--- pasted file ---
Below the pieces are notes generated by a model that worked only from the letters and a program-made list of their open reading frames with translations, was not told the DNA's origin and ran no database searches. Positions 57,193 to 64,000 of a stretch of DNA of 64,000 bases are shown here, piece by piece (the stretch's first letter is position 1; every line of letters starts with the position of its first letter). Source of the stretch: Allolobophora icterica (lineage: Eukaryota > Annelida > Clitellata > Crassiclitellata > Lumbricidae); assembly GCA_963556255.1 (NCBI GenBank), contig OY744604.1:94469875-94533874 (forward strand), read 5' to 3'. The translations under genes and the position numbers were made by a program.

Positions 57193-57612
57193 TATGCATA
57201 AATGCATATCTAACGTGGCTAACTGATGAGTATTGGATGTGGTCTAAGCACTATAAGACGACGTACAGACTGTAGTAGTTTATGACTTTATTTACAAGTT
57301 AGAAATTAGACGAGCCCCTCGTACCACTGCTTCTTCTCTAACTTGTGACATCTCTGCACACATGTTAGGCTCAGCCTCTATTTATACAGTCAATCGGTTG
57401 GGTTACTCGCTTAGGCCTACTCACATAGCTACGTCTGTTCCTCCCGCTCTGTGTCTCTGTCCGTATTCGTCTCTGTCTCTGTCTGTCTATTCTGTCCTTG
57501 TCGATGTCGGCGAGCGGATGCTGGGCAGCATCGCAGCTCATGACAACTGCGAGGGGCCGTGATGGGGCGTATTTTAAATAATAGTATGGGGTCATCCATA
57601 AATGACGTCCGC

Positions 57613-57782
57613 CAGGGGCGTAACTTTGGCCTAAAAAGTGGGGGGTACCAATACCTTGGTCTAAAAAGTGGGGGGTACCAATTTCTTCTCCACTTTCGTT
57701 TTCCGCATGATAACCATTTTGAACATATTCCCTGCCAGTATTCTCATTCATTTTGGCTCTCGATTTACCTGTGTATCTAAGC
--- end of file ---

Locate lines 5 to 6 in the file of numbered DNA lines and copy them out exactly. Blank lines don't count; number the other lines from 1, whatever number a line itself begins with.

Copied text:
57301 AGAAATTAGACGAGCCCCTCGTACCACTGCTTCTTCTCTAACTTGTGACATCTCTGCACACATGTTAGGCTCAGCCTCTATTTATACAGTCAATCGGTTG
57401 GGTTACTCGCTTAGGCCTACTCACATAGCTACGTCTGTTCCTCCCGCTCTGTGTCTCTGTCCGTATTCGTCTCTGTCTCTGTCTGTCTATTCTGTCCTTG